Visit NASA’s new “Personal Space” Web site and get up-
close and personal with International Space Station team
members like STS-98 astronaut Robert Curbeam.

Curbeam, called “Beamer” by his friends, and his crewmates are
currently scheduled to launch Feb. 7 to deliver the U.S.
Laboratory Destiny to the station. As a young child, Curbeam’s
goal was to design rockets. Now he rides rockets into space.

During STS-98, Curbeam will be part of the second crew to
visit the now-inhabited space station. Wearing a 300-pound
spacesuit 220 miles up, Curbeam will take a walk on the wild
side, attaching the U.S. laboratory to the ever-growing
station. The site allows visitors to walk in Curbeam’s shoes
and learn what inspired him to pursue his career path.

Other featured space station team members include:

* Kathy Laurini, an American mother of three who lives and
works on the Automated Transfer Vehicle project in the

* Takayoshi Nishikawa, a triathlete who prepared and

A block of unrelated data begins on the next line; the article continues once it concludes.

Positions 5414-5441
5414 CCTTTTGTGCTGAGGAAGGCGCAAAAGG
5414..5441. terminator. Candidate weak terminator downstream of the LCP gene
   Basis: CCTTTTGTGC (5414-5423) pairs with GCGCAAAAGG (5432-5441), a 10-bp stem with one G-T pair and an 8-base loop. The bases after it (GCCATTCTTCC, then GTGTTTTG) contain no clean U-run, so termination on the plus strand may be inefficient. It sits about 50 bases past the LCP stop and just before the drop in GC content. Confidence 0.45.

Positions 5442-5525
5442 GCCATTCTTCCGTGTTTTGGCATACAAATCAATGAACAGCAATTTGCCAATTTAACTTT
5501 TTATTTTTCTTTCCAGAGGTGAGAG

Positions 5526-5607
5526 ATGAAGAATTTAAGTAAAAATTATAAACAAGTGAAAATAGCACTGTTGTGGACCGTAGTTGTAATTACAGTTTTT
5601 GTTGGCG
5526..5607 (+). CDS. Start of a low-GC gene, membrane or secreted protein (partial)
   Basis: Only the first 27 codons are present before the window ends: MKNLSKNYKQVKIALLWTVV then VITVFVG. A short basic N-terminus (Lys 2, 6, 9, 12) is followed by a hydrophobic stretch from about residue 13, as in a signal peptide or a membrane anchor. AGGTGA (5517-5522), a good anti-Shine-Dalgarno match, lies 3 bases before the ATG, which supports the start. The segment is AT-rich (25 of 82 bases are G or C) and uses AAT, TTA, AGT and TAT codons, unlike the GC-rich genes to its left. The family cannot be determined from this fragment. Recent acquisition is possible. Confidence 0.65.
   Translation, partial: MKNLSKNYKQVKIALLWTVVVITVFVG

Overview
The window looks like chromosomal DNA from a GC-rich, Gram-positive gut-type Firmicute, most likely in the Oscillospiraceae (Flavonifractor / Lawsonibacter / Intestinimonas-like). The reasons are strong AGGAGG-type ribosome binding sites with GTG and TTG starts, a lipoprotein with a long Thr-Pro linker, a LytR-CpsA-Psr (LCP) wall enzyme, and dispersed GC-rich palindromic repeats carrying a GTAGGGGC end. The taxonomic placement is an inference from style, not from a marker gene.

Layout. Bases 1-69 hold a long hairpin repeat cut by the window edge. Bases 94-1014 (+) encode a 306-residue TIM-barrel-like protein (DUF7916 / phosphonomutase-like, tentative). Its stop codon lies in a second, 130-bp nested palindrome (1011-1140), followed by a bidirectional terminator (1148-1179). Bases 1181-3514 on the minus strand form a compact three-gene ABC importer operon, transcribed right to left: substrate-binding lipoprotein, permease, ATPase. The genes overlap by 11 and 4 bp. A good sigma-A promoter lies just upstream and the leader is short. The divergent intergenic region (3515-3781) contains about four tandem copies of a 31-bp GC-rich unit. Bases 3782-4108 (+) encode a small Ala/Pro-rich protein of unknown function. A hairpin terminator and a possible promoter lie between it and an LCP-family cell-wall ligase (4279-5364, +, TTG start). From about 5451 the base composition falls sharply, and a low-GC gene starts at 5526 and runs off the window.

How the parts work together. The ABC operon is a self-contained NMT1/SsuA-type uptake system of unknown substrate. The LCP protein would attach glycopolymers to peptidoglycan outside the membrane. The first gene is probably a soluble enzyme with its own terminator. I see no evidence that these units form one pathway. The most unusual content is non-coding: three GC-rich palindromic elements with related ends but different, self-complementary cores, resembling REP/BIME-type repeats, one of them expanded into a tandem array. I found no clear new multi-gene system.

conducted the training program for station astronaut
candidates at the Japanese Space Agency (NASDA);

* Dino Brondolo, an avid winemaker who spent the last nine
years building Multipurpose Pressurized Logistics Modules for
the Italian Space Agency;

* Alain Dubeau, manager of the Canadian Space Station
Program, whose inch-worm-like “Canada Arm” robot arm will aid
future station construction;

* Sylvie Beland, also of the Canadian Space Agency, whose job
is to ensure all Canadian hardware, including the famous robot
arm, and flight-support equipment arrive at the station
safely; and

* The Expedition One crew — two Russians and an American —
the first humans to take up long-term residence on the
International Space Station.

“Personal Space” uses Flash technology to combine video
vignettes, photos and other text and visual content into an
interactive presentation. The site is located at: